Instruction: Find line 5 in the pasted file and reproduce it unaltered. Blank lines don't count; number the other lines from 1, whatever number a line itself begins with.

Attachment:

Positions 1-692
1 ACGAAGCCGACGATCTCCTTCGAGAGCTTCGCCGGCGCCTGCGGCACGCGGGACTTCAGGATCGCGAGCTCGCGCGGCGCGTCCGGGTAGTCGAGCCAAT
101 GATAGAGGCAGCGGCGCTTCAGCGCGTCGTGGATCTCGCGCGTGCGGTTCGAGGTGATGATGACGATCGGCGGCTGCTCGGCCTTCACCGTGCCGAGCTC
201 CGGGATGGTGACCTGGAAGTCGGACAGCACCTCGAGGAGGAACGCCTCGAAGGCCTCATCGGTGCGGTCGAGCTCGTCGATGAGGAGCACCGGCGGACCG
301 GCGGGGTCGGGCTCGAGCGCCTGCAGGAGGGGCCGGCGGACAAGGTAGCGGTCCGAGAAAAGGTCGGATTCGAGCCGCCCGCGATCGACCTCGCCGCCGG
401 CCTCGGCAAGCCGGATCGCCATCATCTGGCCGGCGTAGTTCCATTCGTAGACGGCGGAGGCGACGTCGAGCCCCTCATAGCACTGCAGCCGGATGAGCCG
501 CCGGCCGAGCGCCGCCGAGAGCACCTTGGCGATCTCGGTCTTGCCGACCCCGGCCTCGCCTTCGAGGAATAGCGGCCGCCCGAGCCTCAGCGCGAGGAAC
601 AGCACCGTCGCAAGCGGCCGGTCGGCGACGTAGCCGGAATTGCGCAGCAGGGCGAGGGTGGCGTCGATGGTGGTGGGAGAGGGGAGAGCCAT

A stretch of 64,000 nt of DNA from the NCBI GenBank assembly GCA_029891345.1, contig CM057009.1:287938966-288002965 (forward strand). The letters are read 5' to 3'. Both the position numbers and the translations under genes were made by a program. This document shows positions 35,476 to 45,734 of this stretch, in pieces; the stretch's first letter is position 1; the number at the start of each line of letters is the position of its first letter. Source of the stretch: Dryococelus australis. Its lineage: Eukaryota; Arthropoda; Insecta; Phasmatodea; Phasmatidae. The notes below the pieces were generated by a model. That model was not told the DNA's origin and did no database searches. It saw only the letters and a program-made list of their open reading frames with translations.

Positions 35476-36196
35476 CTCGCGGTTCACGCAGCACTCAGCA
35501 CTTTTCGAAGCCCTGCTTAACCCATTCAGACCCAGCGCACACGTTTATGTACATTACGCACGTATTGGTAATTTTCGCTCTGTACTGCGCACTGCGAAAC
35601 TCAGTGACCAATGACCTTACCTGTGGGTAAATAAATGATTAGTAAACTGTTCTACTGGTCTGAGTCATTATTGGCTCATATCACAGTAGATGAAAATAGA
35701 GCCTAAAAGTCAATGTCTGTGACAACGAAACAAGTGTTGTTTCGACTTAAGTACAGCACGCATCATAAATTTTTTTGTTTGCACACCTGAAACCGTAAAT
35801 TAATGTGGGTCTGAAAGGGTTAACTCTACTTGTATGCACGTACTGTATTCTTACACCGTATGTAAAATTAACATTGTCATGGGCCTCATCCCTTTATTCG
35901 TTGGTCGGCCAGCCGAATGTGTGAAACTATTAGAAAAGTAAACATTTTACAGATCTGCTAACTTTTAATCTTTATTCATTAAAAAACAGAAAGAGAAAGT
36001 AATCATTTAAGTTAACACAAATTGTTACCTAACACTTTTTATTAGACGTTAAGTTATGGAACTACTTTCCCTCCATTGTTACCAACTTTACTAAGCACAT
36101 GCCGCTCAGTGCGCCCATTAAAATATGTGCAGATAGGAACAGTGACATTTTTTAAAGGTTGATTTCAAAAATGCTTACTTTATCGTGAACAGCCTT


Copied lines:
301 GCGGGGTCGGGCTCGAGCGCCTGCAGGAGGGGCCGGCGGACAAGGTAGCGGTCCGAGAAAAGGTCGGATTCGAGCCGCCCGCGATCGACCTCGCCGCCGG